Born in Japan, Noriko has spent most of her life in Alberta, Canada. Her simple aesthetics are informed by her Japanese-Canadian upbringing.
She aims to create aesthetically clean, unobtrusive objects that blend perfectly into their function and can be used without thinking. This is not to say that she doesn't have a sense of humour when it comes to her work. She likes to break up the simplicity with quirky pieces that she hopes can bring a smile to the user.
Her path to ceramics has had a few detours. She earned a BA in Classics (Latin and Ancient Greek) from the University of Calgary and had a career as a Registered Dental Technologist for nearly ten years until she chose to make a career change and travel to Stoke-on-Trent to study ceramic design at Staffordshire University, from which she received an MA in March 2013. While in the heart of the UK pottery industry, she started to take a greater interest in the harmonising and combining of craft and industrial ceramics.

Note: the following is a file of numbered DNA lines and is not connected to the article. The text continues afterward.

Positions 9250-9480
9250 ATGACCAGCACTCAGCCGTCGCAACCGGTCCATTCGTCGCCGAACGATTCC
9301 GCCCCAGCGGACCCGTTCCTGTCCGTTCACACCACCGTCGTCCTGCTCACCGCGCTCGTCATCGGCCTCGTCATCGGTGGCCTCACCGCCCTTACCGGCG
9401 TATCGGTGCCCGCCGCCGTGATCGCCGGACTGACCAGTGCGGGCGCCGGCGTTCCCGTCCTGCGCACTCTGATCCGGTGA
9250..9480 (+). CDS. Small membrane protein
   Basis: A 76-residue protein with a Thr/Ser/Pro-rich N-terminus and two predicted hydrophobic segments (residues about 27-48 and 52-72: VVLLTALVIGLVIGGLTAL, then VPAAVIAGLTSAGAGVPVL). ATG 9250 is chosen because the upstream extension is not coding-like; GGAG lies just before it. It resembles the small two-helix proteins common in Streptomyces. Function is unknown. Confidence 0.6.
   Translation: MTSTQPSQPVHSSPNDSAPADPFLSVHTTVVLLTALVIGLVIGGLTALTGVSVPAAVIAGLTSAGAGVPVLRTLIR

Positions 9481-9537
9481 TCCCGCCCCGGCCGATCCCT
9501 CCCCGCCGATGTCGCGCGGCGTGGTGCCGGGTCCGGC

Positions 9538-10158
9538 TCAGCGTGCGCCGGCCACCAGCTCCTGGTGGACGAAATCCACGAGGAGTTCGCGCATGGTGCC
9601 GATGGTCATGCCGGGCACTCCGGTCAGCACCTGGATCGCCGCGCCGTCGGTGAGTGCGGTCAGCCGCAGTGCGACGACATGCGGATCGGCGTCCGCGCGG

She is now back in Canada as Residency Coordinator at Medalta International Artists In Residence in Medicine Hat, Alberta, where she also has a studio.
My simple aesthetics have always been informed by my Japanese-Canadian
upbringing. My training in England added another layer of influence to my designs, but also changed my making process and my views on mass production considerably. I no longer see manufacturing as lower in value than, or the enemy of, handcrafted work, but only as a different form of making. After all, poor design and craftsmanship can be found anywhere, both in the ceramic industry and in the world of craft and one-of-a kind studio ceramics. In my current practice, I attempt to find that line between craft and industry; to make pieces that fit neither, or rather, fit both worlds; to create designs that are aesthetically clean, considered, and so unobtrusive that they blend perfectly into their function and can be used without thinking.
Source of Biography